Out of This World Performance: One Giant Leap

Student-produced shows can be a mixed bag of low production value, amateur performances, and poor storytelling, but every once in a while, there is a hidden gem. A show that completely exceeds expectations and reminds you of the extreme talent possessed by young creatives. One Giant Leap definitely falls into the category of the latter, a gem—albeit a bit rough at its edges.

The satirical musical tells the story of how the moon landing was faked by NASA, with the help of a trio of amateur actors. Facing countless odds, this ragtag group works against the clock to get a man on the moon, which in their case was the Nevada desert. The show starts with a reporter speaking with someone who claims to have proof that the moon landing was faked. The story then jumps back and forth between the present day and the years leading up to the Moon landing on 20 July 1969. Blending satire with clever musical numbers and many fourth wall breaks, the show presents an engaging and hilarious take on one of the greatest conspiracy theories of our time.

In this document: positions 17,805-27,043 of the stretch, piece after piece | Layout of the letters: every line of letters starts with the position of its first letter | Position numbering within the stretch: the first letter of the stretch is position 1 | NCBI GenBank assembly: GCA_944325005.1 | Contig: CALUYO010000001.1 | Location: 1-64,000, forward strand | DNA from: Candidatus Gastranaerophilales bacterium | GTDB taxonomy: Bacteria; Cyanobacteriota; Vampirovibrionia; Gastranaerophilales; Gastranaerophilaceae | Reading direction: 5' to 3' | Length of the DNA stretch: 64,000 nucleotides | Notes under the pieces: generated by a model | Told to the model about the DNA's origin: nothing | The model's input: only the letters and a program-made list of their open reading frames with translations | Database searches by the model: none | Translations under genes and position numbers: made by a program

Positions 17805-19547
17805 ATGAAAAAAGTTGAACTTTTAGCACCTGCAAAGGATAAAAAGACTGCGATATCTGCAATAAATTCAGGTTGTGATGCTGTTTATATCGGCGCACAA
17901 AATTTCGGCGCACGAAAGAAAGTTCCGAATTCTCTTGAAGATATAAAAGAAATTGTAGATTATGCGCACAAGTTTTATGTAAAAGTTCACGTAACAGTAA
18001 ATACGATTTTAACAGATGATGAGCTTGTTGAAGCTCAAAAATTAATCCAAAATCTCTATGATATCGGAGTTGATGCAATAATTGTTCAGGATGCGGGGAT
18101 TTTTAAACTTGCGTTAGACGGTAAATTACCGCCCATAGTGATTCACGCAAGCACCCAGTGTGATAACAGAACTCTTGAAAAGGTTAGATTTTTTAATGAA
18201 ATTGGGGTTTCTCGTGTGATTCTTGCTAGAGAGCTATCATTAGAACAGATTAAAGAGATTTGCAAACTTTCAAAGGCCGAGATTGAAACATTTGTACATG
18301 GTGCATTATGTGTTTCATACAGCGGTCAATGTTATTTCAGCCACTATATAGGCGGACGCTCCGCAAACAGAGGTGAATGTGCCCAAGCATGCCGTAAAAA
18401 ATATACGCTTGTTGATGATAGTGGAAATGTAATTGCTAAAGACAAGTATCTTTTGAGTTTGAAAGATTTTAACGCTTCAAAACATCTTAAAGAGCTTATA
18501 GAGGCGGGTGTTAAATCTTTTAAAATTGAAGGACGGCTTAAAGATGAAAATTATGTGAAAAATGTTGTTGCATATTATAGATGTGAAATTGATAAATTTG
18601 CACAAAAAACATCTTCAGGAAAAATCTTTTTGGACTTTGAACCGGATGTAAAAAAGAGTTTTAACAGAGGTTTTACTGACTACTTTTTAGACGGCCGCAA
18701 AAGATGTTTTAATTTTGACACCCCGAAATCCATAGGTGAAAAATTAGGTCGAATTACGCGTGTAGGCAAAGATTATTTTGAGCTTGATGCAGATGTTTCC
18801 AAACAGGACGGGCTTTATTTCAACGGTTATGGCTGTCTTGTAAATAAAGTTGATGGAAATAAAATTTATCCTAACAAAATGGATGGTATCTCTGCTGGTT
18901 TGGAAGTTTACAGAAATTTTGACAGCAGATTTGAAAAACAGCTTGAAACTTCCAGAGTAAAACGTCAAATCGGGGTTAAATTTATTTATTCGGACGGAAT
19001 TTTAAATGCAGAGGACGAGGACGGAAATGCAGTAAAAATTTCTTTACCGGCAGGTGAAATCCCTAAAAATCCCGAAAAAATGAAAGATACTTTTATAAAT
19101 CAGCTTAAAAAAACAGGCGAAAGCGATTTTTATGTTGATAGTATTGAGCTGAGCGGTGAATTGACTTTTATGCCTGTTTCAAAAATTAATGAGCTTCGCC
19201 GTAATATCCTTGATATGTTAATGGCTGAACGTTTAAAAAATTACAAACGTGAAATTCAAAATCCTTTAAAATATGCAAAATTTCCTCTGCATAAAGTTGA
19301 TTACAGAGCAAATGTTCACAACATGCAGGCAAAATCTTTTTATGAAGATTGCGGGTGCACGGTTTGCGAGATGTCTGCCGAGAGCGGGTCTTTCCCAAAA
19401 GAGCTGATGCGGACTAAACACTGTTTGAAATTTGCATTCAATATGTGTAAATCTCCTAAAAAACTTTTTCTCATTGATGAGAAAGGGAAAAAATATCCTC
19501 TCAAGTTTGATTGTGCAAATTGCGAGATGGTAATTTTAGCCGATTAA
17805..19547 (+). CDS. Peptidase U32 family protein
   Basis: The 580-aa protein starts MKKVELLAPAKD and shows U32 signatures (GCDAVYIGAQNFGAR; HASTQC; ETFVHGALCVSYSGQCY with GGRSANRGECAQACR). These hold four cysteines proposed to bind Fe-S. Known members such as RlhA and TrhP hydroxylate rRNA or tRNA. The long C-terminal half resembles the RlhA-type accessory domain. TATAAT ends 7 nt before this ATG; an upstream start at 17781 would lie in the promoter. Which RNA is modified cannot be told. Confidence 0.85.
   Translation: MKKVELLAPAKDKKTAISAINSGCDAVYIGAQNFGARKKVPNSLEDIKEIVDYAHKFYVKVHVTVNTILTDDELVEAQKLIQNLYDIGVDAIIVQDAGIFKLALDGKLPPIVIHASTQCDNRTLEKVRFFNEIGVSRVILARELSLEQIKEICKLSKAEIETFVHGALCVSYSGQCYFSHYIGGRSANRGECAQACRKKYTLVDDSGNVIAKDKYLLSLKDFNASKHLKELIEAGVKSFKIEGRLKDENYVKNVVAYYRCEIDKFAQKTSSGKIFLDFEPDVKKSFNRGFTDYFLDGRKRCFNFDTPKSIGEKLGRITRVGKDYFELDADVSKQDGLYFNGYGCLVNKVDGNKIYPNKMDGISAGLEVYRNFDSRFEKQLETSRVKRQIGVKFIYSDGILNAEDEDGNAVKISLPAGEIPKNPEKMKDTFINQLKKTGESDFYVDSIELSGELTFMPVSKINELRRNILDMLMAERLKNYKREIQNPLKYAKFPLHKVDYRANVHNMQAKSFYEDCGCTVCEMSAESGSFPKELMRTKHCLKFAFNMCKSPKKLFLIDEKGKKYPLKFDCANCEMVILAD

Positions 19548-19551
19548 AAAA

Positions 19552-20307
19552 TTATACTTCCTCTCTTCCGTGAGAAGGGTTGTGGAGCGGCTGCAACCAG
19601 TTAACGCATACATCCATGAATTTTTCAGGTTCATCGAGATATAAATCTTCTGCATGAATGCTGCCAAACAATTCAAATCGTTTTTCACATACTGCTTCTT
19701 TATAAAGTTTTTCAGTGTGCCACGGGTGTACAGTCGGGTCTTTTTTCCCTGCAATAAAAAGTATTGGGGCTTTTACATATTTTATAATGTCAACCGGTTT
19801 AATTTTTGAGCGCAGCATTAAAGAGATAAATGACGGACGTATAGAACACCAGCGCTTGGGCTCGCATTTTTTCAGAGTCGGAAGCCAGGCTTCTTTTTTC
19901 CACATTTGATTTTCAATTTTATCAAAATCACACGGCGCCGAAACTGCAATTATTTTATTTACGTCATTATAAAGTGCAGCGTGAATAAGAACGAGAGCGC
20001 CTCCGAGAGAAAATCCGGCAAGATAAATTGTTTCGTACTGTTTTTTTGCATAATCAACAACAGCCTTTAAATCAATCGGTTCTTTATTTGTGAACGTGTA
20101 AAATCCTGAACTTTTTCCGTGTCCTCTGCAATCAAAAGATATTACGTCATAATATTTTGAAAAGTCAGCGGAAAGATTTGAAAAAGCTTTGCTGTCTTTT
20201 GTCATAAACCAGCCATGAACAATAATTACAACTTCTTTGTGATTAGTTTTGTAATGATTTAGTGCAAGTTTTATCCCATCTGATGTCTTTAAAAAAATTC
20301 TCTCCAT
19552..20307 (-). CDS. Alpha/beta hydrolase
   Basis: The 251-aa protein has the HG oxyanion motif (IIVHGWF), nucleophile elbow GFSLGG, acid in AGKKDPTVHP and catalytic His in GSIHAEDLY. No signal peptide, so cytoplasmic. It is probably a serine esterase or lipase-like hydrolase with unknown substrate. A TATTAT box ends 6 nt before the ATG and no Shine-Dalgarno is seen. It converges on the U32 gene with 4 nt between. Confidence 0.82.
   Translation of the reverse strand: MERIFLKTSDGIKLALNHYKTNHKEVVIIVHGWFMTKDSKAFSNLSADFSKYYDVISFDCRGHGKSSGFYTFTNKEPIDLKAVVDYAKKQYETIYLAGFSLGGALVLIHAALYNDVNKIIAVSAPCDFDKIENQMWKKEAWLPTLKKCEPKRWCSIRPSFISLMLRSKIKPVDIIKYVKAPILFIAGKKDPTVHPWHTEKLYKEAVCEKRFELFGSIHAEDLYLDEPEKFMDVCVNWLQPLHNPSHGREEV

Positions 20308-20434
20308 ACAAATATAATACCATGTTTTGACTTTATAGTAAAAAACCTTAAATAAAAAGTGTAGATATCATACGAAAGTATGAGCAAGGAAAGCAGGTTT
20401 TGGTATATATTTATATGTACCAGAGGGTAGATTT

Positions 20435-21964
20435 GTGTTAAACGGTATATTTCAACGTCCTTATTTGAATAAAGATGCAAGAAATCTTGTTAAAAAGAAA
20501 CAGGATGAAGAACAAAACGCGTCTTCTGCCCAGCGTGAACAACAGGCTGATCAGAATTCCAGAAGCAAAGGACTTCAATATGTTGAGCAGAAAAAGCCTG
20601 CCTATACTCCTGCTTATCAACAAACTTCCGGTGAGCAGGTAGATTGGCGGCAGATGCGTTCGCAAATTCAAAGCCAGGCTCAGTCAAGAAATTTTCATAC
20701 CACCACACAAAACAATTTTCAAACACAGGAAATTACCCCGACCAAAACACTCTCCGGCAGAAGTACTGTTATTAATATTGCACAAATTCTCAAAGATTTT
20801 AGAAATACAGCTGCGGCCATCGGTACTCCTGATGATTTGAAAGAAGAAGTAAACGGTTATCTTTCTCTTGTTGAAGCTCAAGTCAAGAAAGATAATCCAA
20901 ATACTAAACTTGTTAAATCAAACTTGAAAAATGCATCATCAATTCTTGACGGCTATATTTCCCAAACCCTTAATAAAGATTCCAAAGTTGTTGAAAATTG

Image: One Giant Leap

The small, but talented cast might not have had the best American accents, but they made up for it with impeccable comedic timing. The breaking of the fourth wall was at times heavy-handed, but was overall a humorous way to engage with the audience.

Many of the musical numbers were lyrically smart and funny, the lyrics were sometimes difficult to hear due to voices fluctuating in volume. What was discernible were laugh out loud songs about conspiracy theories, Americans wanting to beat the soviets, and the soviets hating to be villainous stereotypes—a personal favourite of mine.

Image: One Giant Leap

The set, while low-budget, was pretty impressive, especially going into Act II. The props used by the performers were another great part of the overall comic nature of the musical. These aspects of the musical seemed incredibly well thought out and added greatly to the story.

Overall this funny, clever, and heartwarming satire succeeded in what it set out to do. It’s take on the pervasiveness of conspiracy theories and the journalistic importance of reporting the truth is one that is important and timeless.

Jade Verbick

(Image courtesy of One Giant Leap)